Finding in favour of the employer, the WSIAT determined that the action for constructive dismissal was barred by the WSIA:

The Respondent’s action against the Applicant is … for constructive dismissal, meaning her ‎employment was effectively terminated by the harassing and bullying ‎conduct of co-workers and management which caused her mental distress ‎to such a degree that she was forced to take sick leave and ultimately to ‎resign. I find that these facts, if proven, are inextricably linked to a claim for ‎injury governed by the terms of [the Ontario Workplace Safety and Insurance Act, 1997]. In ‎other words, I find that the worker’s Statement of Claim is, in essence, a ‎claim for injury resulting from alleged workplace harassment and bullying ‎and thus is within the scope of [the Ontario Workplace Safety and Insurance Act, 1997] to provide for ‎entitlement for chronic mental stress arising out of, and in the course of, the ‎Respondent’s employment. Moreover, I find that the other remedies sought ‎by the Respondent are also claimed on the same facts, of harassment and ‎bullying in the workplace. Accordingly, I find the worker’s right of action is ‎taken away by [the Ontario Workplace Safety and Insurance Act, 1997].‎

[Emphasis Added]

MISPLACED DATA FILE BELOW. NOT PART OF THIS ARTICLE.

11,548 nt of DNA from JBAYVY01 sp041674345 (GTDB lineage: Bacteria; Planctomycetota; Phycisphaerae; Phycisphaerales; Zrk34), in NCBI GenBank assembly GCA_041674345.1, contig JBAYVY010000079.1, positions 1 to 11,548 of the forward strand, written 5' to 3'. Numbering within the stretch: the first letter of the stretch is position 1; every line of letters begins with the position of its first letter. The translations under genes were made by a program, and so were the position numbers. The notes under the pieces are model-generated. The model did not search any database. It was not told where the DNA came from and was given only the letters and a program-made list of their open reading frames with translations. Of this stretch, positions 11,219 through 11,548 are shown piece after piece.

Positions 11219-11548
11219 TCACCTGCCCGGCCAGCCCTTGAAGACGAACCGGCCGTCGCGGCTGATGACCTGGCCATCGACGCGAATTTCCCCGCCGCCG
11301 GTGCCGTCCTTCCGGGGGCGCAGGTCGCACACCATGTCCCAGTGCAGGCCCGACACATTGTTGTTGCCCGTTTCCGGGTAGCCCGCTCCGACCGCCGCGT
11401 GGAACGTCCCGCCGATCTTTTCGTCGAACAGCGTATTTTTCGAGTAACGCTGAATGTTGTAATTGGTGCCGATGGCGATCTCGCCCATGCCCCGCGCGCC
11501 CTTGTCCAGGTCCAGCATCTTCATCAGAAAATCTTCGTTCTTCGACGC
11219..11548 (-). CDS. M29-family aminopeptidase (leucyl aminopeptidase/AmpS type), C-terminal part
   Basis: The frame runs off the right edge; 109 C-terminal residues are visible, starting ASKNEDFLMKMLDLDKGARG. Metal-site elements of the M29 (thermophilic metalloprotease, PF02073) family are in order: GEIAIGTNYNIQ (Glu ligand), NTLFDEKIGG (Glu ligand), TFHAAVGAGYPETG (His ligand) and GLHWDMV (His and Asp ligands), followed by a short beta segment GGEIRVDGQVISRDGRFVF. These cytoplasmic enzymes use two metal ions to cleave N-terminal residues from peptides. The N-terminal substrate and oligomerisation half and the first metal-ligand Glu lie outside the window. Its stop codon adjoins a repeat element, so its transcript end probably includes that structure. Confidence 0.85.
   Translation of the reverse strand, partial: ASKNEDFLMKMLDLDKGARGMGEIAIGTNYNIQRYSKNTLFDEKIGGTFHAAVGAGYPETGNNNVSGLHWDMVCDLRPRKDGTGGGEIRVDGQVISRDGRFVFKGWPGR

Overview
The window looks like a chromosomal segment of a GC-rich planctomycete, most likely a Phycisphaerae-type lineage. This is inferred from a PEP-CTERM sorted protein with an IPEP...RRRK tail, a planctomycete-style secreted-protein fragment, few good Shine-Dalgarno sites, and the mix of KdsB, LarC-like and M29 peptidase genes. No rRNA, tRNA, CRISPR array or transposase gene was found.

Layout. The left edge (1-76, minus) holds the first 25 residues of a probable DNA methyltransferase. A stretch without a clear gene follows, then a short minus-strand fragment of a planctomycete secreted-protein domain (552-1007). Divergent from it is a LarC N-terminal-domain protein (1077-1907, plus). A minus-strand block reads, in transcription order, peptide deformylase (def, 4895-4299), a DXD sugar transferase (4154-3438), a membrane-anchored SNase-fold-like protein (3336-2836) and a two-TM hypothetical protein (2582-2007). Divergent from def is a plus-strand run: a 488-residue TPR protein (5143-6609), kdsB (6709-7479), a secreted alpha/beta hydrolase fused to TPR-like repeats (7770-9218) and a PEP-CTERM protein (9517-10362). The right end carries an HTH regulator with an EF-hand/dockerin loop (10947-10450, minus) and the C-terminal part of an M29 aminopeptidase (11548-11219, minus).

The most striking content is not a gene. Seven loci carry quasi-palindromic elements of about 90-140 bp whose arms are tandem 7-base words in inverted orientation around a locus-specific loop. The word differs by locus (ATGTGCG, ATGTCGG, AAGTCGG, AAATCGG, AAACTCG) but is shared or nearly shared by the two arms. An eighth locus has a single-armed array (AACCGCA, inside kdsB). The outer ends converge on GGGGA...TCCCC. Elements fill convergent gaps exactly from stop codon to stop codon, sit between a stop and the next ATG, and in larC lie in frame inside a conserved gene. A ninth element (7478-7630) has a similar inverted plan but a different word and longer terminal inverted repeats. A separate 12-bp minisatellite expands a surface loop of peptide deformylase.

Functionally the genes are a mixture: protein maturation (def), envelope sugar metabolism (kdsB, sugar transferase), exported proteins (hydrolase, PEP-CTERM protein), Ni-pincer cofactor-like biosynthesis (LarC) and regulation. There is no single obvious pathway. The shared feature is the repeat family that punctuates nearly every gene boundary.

The WSIAT further determined that the action for constructive dismissal was ‎barred by the WSIA even though the remedies sought in the action for constructive dismissal were different than the remedies compensable under the‎ WSIA because:‎

  • the remedies sought in the action for constructive dismissal all ‎flowed directly from the alleged workplace harassment; and
  • the fundamental nature of the action for constructive dismissal was a ‎claim for injury resulting from the alleged workplace harassment and bullying.‎

The WSIAT rejected the argument that the action for constructive dismissal should not be barred on the basis that claims in the action for constructive dismissal would exist even if the former ‎employee had not suffered mental harm because:‎

  • the argument was speculative given that the former employee had claimed that ‎she did suffer mental stress injuries as a result of the ‎workplace harassment and bullying;
  • in the action for constructive dismissal, the former employee’s ‎injury was the harm sustained as a result of the alleged workplace ‎harassment, which included damages for mental stress, constructive ‎dismissal and the other heads of damage claimed; and
  • as the alleged workplace harassment was the former employee’s work injury ‎underpinning the action for constructive dismissal, the action for constructive dismissal was barred by the‎ WSIA. ‎
Takeaways

The WSIAT has established an important precedent in Decision No. 1227/19, which may reduce the number of successful civil claims for damages arising from workplace harassment.

When faced with litigation involving allegations of workplace harassment and mental distress, ‎employers covered by the WSIA should consider bringing an application to the WSIAT for a ‎determination that the litigation is barred by the WSIA.‎